Next up: “interested in specific elements, including yield.” This is a very troubling choice of words. Perhaps even a dangerous one. Allow me briefly to quote this, in which the multinational law firm Latham & Watkins talks about the regulatory perils of NFTs: “Issuers are advised to avoid marketing NFTs as an investment that can reward holders with appreciation, profit, or dividends.” I might also quickly point to the case of Kik, a messaging service sued for $100m by the Securities and Exchange Commission in 2019 after it held an initial coin offering to raise capital. The SEC’s problem was not the token itself, but the way Kik’s marketing presented said token as something on which investors could expect a profit, which inadvertently classed it as a security. Just thought I’d mention that. (The SEC won the case in 2020.)

Perhaps Wolf has danced around the phrasing here with just enough elegance to get away with it. But I cannot imagine he is much of a dancer, given that he spends this interview with his foot in his mouth. And the fact that I have never seen a gaming executive talk about game NFTs in this way suggests he is flying pretty close to the sun here, which raises further foot-related concerns. Either way, I imagine the directors of marketing and PR at Zynga woke up yesterday wishing they had tattooed ‘don’t mention yield’ on the inside of Wolf’s eyelids, just to make sure he realised the importance of it.

Lastly: “We don’t want to assume that they want a super, super-deep gameplay experience.” Obviously the Zynga jokes write themselves here, but this is particularly disappointing, I think. It is just the ultimate kicker, the perfect summation of the interview as a whole, and of NFT-powered games more broadly. This has nothing to do with games at all, does it? Our industry, our artform, our beloved hobby, is just the next step on the road for these clowns. The freshly minted head of blockchain gaming at a multibillion-dollar game developer has openly admitted that he is making games for people who have lots of money, are motivated by greed, and have essentially no interest in games. Sheesh.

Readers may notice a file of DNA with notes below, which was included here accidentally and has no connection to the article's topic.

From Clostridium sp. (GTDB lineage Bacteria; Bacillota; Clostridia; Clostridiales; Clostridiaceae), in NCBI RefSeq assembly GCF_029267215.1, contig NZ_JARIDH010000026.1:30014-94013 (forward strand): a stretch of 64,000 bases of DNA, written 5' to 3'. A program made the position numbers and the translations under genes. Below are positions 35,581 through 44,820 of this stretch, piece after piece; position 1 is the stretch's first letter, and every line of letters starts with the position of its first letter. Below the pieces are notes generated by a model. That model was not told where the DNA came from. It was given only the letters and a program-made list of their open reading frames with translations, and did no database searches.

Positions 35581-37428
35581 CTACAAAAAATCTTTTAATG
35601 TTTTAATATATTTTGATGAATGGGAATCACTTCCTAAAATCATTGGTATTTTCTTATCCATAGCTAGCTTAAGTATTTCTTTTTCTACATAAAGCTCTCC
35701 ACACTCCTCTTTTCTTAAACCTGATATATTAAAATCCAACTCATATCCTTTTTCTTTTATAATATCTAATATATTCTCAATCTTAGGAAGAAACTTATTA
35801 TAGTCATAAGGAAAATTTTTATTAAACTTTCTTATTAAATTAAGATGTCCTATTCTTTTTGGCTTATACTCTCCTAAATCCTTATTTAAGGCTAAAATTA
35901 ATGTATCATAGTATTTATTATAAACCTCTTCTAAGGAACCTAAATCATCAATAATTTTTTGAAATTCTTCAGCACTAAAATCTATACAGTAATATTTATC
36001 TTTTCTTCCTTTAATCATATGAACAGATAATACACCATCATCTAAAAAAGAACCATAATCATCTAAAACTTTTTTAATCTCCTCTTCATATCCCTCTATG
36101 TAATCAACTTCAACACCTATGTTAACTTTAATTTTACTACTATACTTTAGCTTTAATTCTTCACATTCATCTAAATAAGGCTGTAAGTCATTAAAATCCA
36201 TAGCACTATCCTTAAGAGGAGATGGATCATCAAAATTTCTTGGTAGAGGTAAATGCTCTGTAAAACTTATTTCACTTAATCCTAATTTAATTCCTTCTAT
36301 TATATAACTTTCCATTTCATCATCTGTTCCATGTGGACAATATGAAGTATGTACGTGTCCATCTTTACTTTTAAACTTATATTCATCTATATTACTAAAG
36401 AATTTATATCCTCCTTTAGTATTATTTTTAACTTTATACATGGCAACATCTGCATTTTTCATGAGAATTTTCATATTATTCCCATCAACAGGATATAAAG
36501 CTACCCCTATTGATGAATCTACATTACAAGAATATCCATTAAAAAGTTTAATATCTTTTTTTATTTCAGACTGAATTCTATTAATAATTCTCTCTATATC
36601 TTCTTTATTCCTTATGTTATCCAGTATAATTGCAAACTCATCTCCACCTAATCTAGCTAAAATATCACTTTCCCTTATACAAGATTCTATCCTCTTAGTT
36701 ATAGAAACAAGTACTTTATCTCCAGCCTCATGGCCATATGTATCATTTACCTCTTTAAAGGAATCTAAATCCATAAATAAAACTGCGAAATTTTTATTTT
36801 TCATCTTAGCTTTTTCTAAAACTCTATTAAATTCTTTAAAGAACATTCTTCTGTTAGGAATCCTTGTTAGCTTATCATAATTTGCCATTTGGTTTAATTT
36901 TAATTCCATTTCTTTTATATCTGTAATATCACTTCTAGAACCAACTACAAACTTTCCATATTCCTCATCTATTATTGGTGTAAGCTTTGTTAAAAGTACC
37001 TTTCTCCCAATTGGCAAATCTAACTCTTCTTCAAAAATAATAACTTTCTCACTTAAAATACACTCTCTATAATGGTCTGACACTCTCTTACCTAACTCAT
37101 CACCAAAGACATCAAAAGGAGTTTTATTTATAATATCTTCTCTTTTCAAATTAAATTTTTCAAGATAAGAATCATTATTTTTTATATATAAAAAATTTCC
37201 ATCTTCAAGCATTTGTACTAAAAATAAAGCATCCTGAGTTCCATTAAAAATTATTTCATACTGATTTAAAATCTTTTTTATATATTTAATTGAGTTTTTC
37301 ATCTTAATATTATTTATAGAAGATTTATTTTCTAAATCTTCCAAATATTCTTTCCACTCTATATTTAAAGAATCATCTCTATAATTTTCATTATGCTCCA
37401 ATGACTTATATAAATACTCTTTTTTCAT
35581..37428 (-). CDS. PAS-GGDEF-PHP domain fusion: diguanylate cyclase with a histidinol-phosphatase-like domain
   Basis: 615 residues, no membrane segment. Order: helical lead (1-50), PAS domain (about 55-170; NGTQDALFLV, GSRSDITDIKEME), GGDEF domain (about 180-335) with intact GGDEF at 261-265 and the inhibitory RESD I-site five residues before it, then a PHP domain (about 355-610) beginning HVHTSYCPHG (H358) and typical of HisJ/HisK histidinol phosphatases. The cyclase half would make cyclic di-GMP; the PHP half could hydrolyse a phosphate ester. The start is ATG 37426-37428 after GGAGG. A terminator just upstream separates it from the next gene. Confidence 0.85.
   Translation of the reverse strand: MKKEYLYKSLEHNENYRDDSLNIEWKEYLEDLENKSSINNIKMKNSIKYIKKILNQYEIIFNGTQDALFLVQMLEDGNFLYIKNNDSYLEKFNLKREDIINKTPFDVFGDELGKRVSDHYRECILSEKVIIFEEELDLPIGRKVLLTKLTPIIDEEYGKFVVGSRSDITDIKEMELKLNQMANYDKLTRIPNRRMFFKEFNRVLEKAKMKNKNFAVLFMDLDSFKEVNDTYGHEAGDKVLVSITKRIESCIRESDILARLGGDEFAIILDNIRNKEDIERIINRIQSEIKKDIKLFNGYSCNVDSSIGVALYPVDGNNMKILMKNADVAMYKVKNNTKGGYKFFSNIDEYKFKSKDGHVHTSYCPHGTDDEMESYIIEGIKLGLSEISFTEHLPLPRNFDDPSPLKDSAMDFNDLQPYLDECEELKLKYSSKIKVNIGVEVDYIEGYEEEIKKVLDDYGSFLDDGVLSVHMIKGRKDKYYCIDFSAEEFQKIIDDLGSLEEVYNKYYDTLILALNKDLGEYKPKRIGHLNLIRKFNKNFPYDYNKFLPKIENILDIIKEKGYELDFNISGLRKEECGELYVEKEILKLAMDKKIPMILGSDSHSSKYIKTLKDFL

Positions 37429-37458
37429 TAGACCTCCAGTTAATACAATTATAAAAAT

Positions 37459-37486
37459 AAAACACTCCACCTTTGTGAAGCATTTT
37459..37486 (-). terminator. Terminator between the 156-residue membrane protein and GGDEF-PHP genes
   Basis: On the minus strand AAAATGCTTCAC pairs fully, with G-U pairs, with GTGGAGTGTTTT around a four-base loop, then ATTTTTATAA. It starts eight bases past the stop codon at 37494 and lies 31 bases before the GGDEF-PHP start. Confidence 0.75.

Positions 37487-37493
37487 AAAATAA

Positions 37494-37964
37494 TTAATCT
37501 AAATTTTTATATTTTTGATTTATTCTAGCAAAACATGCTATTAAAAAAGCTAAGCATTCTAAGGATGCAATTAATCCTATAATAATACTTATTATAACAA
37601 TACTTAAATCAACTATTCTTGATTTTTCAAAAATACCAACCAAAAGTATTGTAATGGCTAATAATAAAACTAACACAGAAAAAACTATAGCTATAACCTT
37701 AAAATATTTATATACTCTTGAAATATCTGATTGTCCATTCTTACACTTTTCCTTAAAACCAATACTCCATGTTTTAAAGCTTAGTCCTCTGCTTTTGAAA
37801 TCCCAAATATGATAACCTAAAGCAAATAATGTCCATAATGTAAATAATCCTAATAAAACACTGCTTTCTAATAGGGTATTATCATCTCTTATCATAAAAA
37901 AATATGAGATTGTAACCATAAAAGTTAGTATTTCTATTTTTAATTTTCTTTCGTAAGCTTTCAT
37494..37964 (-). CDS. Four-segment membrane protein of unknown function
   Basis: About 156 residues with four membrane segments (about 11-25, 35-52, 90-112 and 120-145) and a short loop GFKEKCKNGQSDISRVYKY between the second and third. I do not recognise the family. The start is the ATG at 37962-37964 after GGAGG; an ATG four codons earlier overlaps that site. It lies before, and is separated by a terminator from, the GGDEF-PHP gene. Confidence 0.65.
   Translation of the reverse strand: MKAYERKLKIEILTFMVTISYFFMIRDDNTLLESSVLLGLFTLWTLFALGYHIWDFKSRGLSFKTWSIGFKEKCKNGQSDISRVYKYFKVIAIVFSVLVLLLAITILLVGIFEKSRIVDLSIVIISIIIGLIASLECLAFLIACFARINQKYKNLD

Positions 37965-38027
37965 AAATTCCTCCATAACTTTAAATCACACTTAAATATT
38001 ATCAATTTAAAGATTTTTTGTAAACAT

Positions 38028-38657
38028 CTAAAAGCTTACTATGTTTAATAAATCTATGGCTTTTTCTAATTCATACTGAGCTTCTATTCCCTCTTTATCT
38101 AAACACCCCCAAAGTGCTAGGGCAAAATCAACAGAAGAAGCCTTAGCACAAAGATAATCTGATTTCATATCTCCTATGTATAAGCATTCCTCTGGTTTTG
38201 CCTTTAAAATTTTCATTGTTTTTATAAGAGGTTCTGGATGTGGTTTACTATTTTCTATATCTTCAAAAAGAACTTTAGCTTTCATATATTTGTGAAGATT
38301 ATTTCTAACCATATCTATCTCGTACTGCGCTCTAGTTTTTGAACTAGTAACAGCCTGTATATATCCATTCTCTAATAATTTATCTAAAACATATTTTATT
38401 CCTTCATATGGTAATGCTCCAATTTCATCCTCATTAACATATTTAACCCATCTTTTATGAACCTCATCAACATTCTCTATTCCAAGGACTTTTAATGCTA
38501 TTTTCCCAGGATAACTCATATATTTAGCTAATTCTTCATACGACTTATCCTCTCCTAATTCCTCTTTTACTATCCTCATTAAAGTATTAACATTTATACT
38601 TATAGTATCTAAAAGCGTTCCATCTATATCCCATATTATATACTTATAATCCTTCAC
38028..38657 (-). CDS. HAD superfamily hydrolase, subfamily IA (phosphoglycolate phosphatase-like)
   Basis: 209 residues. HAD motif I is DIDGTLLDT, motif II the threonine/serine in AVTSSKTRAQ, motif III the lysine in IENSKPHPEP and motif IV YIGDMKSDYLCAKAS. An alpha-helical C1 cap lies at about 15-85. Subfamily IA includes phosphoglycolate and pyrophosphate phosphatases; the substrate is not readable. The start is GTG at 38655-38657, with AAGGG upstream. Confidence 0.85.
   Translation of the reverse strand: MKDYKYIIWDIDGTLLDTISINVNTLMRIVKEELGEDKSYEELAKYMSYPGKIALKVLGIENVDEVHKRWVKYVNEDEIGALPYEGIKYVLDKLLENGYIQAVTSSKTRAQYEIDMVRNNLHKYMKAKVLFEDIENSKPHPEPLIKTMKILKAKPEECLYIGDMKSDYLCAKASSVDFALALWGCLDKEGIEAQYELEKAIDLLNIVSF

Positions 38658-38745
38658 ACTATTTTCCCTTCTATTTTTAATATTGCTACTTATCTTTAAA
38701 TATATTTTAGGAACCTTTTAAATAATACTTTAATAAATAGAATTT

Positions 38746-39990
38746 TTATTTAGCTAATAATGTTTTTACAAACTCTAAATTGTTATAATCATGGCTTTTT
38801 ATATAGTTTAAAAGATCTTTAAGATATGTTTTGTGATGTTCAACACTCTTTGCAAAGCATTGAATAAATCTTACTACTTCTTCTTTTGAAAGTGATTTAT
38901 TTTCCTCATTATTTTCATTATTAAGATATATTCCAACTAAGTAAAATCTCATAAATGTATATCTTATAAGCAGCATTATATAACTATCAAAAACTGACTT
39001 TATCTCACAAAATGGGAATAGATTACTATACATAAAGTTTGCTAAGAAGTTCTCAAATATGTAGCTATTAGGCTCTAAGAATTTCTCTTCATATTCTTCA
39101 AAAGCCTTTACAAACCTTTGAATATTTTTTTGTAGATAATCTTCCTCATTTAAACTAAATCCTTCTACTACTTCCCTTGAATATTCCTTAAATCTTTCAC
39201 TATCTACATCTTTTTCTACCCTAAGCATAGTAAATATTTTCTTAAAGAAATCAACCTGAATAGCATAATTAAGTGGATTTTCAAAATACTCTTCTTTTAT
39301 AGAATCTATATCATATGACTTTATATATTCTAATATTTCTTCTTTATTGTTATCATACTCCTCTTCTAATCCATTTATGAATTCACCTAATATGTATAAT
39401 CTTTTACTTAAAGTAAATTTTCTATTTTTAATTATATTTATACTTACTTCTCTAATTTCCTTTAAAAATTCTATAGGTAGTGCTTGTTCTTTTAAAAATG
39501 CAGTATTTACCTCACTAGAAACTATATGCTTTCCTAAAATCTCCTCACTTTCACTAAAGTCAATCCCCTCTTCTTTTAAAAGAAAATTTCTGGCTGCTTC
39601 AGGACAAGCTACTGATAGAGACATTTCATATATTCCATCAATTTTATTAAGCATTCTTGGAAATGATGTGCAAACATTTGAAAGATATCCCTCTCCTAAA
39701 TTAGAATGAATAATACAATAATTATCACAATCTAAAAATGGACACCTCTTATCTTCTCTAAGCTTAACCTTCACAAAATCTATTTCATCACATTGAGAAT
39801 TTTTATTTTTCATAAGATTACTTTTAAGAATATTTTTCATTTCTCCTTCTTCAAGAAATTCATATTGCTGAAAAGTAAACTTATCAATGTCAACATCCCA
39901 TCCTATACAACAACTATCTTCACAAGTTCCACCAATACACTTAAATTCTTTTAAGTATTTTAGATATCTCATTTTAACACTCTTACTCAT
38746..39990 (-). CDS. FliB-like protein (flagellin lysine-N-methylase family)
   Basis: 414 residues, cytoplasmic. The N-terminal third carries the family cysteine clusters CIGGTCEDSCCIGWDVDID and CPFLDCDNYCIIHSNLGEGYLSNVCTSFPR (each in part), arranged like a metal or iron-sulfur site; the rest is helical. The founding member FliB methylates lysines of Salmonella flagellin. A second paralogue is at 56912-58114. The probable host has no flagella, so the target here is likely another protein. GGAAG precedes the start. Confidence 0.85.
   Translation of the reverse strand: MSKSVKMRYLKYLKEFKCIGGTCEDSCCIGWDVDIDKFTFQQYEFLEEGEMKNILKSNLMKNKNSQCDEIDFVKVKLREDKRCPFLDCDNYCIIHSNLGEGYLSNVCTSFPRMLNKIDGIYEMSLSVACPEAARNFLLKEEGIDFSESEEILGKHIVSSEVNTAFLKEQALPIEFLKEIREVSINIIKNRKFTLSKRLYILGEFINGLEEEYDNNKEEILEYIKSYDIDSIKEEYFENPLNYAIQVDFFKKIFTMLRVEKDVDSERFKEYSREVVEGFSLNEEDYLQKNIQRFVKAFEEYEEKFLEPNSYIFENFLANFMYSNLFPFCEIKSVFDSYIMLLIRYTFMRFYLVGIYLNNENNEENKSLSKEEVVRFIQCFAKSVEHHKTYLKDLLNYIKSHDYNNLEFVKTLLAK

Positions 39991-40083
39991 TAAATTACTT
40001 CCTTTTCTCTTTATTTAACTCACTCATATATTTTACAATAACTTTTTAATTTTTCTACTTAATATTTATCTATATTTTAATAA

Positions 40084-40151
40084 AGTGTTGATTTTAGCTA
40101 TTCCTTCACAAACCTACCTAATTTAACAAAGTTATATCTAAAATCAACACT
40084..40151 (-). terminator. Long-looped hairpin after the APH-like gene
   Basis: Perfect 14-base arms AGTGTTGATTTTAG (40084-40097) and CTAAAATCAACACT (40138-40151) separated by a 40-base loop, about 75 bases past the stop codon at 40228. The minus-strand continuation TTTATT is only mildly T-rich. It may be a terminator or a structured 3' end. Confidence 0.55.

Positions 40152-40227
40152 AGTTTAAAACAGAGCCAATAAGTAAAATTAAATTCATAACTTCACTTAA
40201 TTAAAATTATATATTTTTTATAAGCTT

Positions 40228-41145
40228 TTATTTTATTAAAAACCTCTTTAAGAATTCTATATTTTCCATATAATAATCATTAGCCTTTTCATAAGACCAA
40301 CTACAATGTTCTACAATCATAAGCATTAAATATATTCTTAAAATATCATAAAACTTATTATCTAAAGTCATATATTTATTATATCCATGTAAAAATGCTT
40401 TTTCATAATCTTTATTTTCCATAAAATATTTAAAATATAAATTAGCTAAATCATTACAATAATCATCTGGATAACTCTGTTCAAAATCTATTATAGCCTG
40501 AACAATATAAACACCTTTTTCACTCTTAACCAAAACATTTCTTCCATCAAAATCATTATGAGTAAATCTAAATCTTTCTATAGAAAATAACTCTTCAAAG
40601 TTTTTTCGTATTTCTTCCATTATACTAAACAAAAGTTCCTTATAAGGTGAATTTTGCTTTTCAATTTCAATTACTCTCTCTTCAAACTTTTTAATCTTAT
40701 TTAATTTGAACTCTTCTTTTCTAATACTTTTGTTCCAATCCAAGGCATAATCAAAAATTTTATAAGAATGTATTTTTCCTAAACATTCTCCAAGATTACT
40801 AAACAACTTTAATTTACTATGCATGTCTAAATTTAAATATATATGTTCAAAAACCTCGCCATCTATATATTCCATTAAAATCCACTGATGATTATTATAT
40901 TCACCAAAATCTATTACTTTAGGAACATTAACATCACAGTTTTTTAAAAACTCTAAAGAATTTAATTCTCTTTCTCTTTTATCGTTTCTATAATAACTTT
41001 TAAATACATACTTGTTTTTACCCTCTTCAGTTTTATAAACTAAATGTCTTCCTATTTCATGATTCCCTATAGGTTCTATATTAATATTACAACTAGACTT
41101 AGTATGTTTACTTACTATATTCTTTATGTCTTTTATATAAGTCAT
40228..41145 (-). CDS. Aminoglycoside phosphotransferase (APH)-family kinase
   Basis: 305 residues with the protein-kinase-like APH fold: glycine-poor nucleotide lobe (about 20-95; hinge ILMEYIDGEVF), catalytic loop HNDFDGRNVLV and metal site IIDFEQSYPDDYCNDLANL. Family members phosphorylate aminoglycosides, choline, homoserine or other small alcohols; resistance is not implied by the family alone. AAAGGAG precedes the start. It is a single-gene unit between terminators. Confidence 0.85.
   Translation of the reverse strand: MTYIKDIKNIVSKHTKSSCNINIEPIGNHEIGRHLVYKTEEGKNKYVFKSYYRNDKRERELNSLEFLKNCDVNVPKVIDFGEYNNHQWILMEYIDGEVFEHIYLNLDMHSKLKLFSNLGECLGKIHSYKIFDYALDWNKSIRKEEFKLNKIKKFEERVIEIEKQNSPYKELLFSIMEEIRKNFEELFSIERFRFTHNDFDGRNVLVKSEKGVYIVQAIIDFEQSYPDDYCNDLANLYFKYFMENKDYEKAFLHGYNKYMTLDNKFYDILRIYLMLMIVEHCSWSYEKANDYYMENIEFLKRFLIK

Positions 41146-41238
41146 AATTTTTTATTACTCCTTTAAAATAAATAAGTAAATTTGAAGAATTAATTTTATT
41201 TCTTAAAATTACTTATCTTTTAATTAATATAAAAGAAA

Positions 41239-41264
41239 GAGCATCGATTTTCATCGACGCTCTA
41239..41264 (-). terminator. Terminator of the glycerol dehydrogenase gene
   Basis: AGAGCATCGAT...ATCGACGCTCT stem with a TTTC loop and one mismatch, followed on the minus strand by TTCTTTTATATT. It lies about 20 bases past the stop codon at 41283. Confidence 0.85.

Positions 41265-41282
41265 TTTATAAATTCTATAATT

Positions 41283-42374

The weird thing is that, clearly, a lot of time and money has been spent on the framing and focus of blockchain technology. Advocates present NFTs as being about ownership and community, rather than yield, providing essential cover from regulators. They have access to a seemingly infinite conveyor belt of buzzwords, activating a new one the moment the current one becomes toxic. Using digital art as NFTs’ introductory vehicle was a stroke of marketing genius: art, however ugly, cannot be dismissed because it is subjective, and the trope of the struggling artist makes detractors seem unkind. And whoever first suggested that the developers of play-to-earn success story Axie Infinity focus their efforts on the Philippines, a country with one of the lowest average salaries on the planet, should be canonised by the cryptobro set.

So, yes, marketing is very much at top of mind for a lot of companies in the blockchain business. But if there’s one positive thing we can take from Zynga — and Ubisoft, Square Enix, Team 17, and whoever’s turn it is next week — making such a tremendous mess of their NFT marketing, it’s that the game industry hasn’t given anywhere near enough thought to this stuff. That, if we’re lucky, will be its death knell. Fingers crossed, I suppose.


  • While we’re on the subject, here’s Bandai Namco spectacularly failing to explain why it is spending $130m on some sort of metaverse initiative. “We are anticipating virtual spaces that will enable customers to enjoy a wide range of entertainment on an IP axis, as well as frameworks that leverage Bandai Namco’s distinctive strengths to fuse physical products and venues with digital elements.” Fuck about.